Designers: Helge Meissner, Eilif Svensson, Anna Wermlund, Kristian Amundsen Ostby
Publisher: Aporta Games
Time: 90-120 min
Revive is an interesting strategy game with multiple mechanisms set in a post apocalyptic world. You play different factions of survivors striving to renew technologies and explore the frozen planet.
Goal: Earn the most points by repopulating and rebuilding the world. The game end is triggered when the last
Components: Main game board which represents the planet and individual player boards which are dual layered. Faction boards which aren’t dual layered but completely functional and numbersis standard diles, disks and meeples.
The main game board consists of face up starter iles around the central chasm which is the starting point for exploration. The 4 corners of the map have Ancient Location tiles which if populated by your faction will score end game points. The main board also has a score track, a Hibernation track and it holds the major artifacts. As you progress up the tracks certain values have rewards.
The player boards hold your faction. There are 6 factions included and all are double sided with a basic and an advanced version. (Note I have not tried any of the advanced versions.) The factions hold your meeples and your small and large buildings. The player board consists of several slots 2 above, one on the side and 2 on the bottom to hold cards. The slots can be modified by adding modules. The central portion of the player board has 3 paths which intertwine and each path connects to a number of covered different technologies. As players progress on the tracks, the machines become available for use.
Each player starts with an identical deck and there are additional starter cards for drafting options. Each player will also start with an Artifact card for end game scoring. Players can earn major artifacts as multipliers for these cards.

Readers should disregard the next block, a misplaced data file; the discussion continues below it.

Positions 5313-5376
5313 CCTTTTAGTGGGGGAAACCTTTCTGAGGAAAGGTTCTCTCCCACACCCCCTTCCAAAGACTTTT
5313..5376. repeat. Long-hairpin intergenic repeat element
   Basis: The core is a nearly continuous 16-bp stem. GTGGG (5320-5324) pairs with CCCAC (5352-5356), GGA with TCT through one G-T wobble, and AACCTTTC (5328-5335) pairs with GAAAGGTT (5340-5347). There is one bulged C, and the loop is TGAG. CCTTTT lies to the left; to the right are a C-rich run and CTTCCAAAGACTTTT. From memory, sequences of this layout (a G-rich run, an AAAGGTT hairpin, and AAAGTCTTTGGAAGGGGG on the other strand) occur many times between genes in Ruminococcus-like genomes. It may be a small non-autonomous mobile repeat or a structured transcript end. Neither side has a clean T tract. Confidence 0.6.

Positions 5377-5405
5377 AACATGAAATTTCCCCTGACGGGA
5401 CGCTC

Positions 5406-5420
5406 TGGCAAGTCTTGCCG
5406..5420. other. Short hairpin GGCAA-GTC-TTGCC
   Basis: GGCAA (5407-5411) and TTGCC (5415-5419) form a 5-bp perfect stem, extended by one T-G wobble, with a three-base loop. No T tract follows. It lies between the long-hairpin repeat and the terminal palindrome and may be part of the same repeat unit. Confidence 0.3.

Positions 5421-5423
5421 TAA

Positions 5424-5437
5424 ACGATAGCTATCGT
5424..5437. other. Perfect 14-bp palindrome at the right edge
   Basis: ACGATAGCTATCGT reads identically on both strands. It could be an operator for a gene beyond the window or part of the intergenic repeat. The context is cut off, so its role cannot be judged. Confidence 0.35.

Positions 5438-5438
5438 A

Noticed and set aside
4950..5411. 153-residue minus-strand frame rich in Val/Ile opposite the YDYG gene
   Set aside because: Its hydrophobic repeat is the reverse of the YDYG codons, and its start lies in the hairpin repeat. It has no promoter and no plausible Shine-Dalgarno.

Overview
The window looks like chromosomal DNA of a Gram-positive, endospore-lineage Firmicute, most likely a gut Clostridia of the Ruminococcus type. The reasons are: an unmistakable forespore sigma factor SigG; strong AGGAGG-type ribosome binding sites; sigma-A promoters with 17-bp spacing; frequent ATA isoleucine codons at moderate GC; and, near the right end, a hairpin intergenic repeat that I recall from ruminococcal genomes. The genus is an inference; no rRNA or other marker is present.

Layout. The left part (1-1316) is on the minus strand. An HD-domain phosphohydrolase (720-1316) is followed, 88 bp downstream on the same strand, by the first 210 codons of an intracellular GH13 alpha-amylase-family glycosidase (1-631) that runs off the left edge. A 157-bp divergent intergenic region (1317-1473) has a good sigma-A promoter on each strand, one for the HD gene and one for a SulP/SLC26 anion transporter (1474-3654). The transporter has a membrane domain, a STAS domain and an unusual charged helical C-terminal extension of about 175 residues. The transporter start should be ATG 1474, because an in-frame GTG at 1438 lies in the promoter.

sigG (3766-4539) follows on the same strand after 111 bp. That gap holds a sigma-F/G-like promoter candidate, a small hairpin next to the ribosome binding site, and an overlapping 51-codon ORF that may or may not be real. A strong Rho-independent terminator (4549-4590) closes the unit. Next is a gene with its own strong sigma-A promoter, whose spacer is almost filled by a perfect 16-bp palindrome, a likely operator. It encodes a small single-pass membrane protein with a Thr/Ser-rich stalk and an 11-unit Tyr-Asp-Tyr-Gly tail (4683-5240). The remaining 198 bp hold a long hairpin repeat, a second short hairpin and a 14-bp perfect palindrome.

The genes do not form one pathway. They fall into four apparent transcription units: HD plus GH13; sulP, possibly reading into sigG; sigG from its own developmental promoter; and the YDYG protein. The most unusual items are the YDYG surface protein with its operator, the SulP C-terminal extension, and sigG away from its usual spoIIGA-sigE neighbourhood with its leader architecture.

Gameplay: On your turn you may do either 2 actions (the same or different) or hibernate.
The first possible action is playing a card from your active card display. Players start with identical decks. Cards have simple icons along the top or bottom. You play a card to a slot and follow the icons, most have to do with gathering resources.
The next action is to use your switch. Each player board has a switch which you can use once per round to gather a resource in the base game.
Explore is the next action. You must pay “range” the distance from the chasm or one of your tokens already on the board to the tile you wish to explore in food. Then you must pay food and possibly books to flip the tile which earns you points and a new card for your deck. The below picture is courtesy of one of the designers.
You may also populate. You pay books to place one of your meeples from your faction board into a location space on the main board. This also unlocks one of your faction abilities. Having your meeples in the ancient locations will give you end game points.